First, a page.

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Paint a Cornucopia Still Life!

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See more activities in: Kindergarten, Thanksgiving

This Thanksgiving season celebrate the cornucopia by helping your budding artist create a glowing still life that shows the bounty of nature! Still life painting uses unmoving objects as subject matter. Popularized in the seventeenth century by Dutch painters, this art form typically focuses on food as a theme. There's a chance to look at light, interesting textures, shadows and angles, and even slip in some talk about health and nutrition too.

What You Need:

  • White drawing or construction paper
  • Pencil
  • Eraser
  • Paints
  • Thin and thick bristled paint brushes
  • Table or flat surface
  • Horn shaped basket (if you don't have one, try making one out of rolled construction paper)
  • Fruit and vegetables

What You Do:

  1. Gather fresh seasonal fruits and veggies for your own model cornucopia.
  2. Set up your still life. Arrange the cornucopia on a table or other flat surface. Make sure that there is plenty of light. This can be either artificial, from a lamp, or natural from a window. Ask your child to look for shadows and highlight areas. Reposition the food objects for light and angle.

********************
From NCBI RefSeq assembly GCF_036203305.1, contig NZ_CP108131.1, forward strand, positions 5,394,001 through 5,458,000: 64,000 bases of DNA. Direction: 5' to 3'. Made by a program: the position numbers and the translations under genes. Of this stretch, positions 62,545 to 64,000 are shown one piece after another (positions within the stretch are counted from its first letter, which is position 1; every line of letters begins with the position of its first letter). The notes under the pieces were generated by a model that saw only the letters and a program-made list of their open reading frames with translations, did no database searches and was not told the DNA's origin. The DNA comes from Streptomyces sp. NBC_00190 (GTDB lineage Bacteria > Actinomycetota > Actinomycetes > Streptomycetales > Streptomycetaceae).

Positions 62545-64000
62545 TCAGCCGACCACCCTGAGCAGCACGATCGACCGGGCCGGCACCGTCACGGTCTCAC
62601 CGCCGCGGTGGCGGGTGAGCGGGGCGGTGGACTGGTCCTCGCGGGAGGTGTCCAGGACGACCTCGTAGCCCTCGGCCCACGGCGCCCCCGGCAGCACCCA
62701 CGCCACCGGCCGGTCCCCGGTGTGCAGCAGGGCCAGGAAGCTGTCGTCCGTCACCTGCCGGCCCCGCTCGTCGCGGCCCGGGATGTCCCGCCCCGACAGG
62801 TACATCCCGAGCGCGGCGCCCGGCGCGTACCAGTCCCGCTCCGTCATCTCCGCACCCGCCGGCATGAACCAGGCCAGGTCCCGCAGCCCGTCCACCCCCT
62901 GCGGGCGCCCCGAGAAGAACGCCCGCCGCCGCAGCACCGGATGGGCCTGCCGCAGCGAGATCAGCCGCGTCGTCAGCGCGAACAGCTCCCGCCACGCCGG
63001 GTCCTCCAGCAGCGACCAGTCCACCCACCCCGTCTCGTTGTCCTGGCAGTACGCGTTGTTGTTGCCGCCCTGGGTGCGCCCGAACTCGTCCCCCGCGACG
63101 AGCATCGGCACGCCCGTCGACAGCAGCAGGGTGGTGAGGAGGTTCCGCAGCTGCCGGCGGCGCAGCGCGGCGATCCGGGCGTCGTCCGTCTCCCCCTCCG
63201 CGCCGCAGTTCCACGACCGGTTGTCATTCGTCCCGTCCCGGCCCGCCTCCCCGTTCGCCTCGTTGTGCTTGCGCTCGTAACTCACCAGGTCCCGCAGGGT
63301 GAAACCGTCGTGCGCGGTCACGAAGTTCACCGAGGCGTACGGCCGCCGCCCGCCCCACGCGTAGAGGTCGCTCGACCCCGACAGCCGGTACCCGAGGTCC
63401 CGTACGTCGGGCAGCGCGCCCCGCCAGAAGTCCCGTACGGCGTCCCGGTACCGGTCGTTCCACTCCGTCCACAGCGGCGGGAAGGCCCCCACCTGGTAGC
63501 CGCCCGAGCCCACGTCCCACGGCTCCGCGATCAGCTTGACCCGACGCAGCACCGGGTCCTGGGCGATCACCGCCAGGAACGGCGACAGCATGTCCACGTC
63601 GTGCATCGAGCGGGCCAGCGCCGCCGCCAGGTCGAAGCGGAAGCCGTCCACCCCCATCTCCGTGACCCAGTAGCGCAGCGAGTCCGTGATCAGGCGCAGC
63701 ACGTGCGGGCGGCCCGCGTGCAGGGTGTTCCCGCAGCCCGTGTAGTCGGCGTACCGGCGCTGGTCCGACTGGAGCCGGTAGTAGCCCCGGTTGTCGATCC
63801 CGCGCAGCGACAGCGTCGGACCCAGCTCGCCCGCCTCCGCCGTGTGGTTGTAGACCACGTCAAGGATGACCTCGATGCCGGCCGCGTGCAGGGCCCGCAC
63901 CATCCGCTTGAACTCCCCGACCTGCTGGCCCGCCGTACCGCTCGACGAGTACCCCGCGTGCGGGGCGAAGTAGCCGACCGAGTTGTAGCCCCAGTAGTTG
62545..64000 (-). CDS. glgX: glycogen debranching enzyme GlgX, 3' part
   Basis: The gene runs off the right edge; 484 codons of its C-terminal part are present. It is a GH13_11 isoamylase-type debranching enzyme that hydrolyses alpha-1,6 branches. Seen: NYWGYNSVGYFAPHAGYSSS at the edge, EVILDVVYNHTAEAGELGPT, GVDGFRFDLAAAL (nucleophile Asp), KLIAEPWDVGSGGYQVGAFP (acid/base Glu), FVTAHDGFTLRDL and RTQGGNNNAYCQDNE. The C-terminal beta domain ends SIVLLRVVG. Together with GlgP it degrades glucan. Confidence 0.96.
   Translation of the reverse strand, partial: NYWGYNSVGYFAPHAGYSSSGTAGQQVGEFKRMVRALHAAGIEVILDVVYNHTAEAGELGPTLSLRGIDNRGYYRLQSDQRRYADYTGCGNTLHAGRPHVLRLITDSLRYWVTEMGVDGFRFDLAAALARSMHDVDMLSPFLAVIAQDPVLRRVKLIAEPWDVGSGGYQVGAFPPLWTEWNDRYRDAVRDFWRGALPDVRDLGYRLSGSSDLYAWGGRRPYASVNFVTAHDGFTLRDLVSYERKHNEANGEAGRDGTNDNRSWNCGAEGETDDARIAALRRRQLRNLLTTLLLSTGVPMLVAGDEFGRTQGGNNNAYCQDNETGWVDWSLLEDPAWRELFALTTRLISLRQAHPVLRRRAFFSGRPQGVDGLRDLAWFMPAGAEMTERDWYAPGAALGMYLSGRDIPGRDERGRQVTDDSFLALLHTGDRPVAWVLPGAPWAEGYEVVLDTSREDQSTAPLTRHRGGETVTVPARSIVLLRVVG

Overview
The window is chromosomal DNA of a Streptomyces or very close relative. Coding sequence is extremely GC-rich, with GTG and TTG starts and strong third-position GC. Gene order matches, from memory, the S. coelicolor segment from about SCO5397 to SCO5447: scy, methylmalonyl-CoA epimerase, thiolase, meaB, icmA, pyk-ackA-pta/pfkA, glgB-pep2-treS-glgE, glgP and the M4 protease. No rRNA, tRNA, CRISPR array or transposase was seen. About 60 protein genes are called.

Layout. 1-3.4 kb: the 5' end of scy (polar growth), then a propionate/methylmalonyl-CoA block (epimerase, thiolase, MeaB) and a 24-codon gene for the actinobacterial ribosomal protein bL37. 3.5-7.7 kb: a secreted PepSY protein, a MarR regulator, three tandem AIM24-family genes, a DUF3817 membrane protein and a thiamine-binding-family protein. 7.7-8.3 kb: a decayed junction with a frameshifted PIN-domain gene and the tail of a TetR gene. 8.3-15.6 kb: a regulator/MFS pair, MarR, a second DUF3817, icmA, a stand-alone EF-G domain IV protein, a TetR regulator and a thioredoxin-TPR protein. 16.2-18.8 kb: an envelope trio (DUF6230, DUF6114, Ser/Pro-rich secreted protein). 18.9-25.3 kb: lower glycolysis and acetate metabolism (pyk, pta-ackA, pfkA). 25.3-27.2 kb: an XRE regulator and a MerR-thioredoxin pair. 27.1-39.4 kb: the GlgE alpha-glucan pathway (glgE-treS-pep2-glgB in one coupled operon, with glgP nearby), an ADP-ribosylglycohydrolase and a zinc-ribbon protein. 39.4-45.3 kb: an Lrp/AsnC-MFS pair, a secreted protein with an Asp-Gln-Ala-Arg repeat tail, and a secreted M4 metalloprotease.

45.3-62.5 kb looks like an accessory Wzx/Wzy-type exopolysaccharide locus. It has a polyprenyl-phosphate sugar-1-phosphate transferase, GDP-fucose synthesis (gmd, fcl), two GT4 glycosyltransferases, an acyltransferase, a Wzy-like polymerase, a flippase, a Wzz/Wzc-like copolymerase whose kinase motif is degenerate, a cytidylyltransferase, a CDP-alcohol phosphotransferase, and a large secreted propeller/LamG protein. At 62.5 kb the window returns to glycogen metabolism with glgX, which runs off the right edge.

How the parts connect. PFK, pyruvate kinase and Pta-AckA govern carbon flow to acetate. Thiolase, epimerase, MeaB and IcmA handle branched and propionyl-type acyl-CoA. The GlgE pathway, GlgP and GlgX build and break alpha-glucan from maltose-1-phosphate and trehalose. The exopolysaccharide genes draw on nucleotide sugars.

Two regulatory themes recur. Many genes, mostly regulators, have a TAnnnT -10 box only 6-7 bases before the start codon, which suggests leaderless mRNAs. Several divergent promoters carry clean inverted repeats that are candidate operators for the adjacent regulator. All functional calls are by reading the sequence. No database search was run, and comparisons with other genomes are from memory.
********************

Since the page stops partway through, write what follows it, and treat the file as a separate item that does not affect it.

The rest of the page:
3. Have your child draw what he sees with the pencil onto the white paper. If he is having trouble, help him to break what he sees into simple shapes. Combine the shapes into the objects.
  4. Paint the drawing. Keep the real cornucopia in view, and look for specific colors, shadows, and highlights. Try mixing new, unique colors.
  5. Set aside to dry.
  6. Display at a holiday celebration!

Having trouble getting started? Begin with basic shapes such as triangles or ovals, and turn them into the horn of plenty that can be filled with artistic apples, creative cranberries, or perfect pumpkins.

Erica Loop has an MS in Applied Developmental Psychology from the University of Pittsburgh's School of Education. She has many years of teaching experience working in early childhood education, and as an arts educator at the Carnegie Museum of Art in Pittsburgh.

Updated on Jun 20, 2013
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See more activities in: Kindergarten, Thanksgiving
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